Lourdes Townshend of Multimodal  & Logistic Transports Magazine – Best Places In The World To Retire User Account
"Culture" is a great description for Panama, as Panama has been called the "races crucible" (crisol de razas) since the Pre-Colombinan (Pre-Colombina) Era, in the 15th century.  Since then, Panama was the obliged path between "the Americas", and later in history, in the 20th century with the construction of the Panama canal, many people stayed in Panama for convenience and started a new era with different people from all over the world.  As of today, still many people are seeking to come to Panama to establish their homes.  Panama has always always welcomed people from around the world who want to enjoy our beautiful environment and warm people.
Captain Carl Davis of Jungle Land Panama – Best Places In The World To Retire User Account
Panama's culture is an eclectic mix of many other cultures. Because of Panama's unique geographical location, the country has always been a point of transit for travelers of the world. This is as true today as it was true during the colonial period.
 
Each region of Panama is quite different and they have all been influenced (to different extents) by other cultures. For example, the Azuero peninsula is known as one of the areas that was most influenced by the Spanish, while Veraguas remained more indigenous. Colon is more Caribbean and Panama City is cosmopolitan.  Even the local slang reflects the rich cultural variety, with many French, English, and Caribbean words being incorporated into the daily language here.  And then of course, there is the former Panama Canal Zone, which developed its own "Zonian" subculture.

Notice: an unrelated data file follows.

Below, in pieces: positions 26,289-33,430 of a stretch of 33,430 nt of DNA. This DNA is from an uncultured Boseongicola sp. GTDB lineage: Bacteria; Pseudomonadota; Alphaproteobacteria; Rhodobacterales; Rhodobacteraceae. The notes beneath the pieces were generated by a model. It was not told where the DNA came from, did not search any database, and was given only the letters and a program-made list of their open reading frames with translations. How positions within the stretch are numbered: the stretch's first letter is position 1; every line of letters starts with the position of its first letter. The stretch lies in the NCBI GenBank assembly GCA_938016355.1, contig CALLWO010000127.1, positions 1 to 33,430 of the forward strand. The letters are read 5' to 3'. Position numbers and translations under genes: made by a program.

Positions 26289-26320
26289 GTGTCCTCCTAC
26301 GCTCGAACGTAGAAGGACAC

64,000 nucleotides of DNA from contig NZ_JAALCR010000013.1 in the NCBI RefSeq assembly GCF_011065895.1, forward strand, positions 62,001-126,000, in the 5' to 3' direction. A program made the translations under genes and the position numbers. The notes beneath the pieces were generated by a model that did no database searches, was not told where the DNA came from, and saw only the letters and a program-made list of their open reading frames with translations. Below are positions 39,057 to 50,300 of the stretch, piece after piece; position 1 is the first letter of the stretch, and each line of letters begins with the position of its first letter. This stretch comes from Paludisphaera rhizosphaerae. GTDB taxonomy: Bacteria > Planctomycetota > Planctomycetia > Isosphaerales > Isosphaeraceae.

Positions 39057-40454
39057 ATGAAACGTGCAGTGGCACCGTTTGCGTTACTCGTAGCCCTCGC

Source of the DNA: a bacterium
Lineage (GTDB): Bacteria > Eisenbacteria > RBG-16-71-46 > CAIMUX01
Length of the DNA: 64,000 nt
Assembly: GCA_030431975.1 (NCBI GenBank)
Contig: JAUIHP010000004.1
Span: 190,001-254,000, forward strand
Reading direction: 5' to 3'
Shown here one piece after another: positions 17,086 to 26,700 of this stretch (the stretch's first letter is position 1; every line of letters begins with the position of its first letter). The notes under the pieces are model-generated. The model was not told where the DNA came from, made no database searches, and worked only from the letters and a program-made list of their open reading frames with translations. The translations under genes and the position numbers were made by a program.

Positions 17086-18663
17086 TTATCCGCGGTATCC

Panama is a "big" yet "small" country. It is small geographically but big in everything it has to offer culturally. The best way to experience the culture of Panama is to come and witness it for yourself!
Louis Seldon – Best Places In The World To Retire User Account
Cultures of Panama:  Generally Spanish, but there is a monument in Amador that recognizes 9 cultures that contributed to the development of Panama.
Cultural Moments in Amador – Best Places In The World To Retire – International Living
Cultural Moments in Amador plaque – Best Places In The World To Retire – International Living